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Insurable Interests

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Insurable Interests

Vol. 5, Issue 5January 2010


2010 Census Cautions

In 2010, the U.S. government will undertake an enormous project to count every single American. The process already has begun, with Census workers knocking on some doors to validate addresses.

Data in the 2010 Census are used for many important purposes, including to determine how many seats each state gets in the U.S. House of Representatives, to allocate funding, to conduct research, to identify populations, and more. Getting an accurate count of the population allows the government and other entities to do a better job of serving the people.

Unfortunately, the Census effort is almost certain to bring out some people with less honorable intentions. Scammers and identity thieves could try to get information or money from you by pretending to be working for the U.S. Census Bureau.

In order to avoid being scammed, start by understanding the process. In March, the Census Bureau will deliver a form to each address asking for some basic information about the people who live at the address. The form has 10 questions:

  1. How many people live at this address?

  2. Were there any other people, such as visiting relatives, at this address on April 1, 2010?

  3. Is the home owned by someone in the home with a mortgage, owned by someone in the home free and clear, rented, or occupied without payment of rent?

  4. What is your phone number?

  5. What is the name of each person living in the home?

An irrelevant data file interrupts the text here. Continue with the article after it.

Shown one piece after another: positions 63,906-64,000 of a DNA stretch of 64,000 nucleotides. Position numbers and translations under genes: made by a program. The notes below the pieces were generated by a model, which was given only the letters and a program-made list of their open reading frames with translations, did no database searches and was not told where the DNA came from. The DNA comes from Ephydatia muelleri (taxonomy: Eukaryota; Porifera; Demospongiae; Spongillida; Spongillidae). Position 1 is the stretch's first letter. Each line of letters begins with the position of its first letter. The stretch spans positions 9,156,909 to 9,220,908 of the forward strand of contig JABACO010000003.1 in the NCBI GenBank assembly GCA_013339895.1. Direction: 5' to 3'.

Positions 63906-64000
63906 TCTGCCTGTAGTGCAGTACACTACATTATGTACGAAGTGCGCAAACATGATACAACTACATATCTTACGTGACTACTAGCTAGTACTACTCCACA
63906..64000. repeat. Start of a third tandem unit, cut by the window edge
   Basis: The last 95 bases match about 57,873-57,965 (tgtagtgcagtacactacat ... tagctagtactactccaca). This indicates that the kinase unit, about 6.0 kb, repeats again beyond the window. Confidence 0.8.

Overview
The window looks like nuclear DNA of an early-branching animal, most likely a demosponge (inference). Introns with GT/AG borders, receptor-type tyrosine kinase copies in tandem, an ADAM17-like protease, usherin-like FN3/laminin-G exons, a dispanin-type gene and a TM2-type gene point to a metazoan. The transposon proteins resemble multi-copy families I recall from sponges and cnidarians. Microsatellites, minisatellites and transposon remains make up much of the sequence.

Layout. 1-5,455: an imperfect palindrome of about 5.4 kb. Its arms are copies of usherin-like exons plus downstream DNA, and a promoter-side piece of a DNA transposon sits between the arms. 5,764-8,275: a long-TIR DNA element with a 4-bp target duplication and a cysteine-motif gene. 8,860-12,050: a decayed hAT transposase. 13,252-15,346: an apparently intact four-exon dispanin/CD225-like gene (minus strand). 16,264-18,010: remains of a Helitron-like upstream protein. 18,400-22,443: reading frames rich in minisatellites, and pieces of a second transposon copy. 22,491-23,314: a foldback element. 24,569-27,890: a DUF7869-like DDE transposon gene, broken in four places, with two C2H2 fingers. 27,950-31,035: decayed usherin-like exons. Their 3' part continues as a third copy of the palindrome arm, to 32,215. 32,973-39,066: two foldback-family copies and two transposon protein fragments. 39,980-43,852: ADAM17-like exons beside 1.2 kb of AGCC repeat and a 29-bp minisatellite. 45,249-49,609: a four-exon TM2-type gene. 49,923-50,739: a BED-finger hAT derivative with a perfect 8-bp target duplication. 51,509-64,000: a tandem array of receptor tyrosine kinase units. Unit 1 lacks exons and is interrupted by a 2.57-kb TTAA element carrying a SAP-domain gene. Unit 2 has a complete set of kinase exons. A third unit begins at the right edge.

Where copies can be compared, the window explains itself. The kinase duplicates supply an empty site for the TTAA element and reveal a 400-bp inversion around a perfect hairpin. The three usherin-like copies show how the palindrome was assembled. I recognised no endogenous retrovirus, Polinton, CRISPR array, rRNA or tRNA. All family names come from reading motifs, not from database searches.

6. What is the gender of each person living in the home?

  7. What is each person’s age on April 1, and what is each person’s date of birth?

  8. Is any person in the home of Hispanic, Latino or Spanish origin?

  9. What is the race of each person living in the home?

  10. Does anyone in the home also stay somewhere else, such as a college dorm or military base?

The form will not ask for sensitive identifying information such as Social Security numbers, credit card numbers or bank account numbers. Any form that asks for this kind of information is not a legitimate Census form.

If you mail back your form by April 1, 2010, you are done; you won’t hear from Census workers unless they have a question about something you put on the form. If you don’t mail the form back, though, you will receive a phone call or a visit from a Census worker sometime between April 1 and July. The worker will ask the same questions that are on the form. Again, anyone asking for Social Security numbers, etc., is a scammer.

The Census Bureau will never contact you by email, so if you receive an email that says it is from the Census Bureau, do not open it, and never send information to the Census Bureau by email.

Finally, a Census worker might stop at your house before March to verify your address. Any Census worker who comes, either before March or after April 1, will have a badge and other identification. Always ask to see the ID of anyone who comes to your house claiming to be a Census worker. And never invite into your home a person you don’t know.

For more information about the 2010 Census, click here.

This article was created by Osmosis Digital Marketing for use with permission by The Bensman Group.

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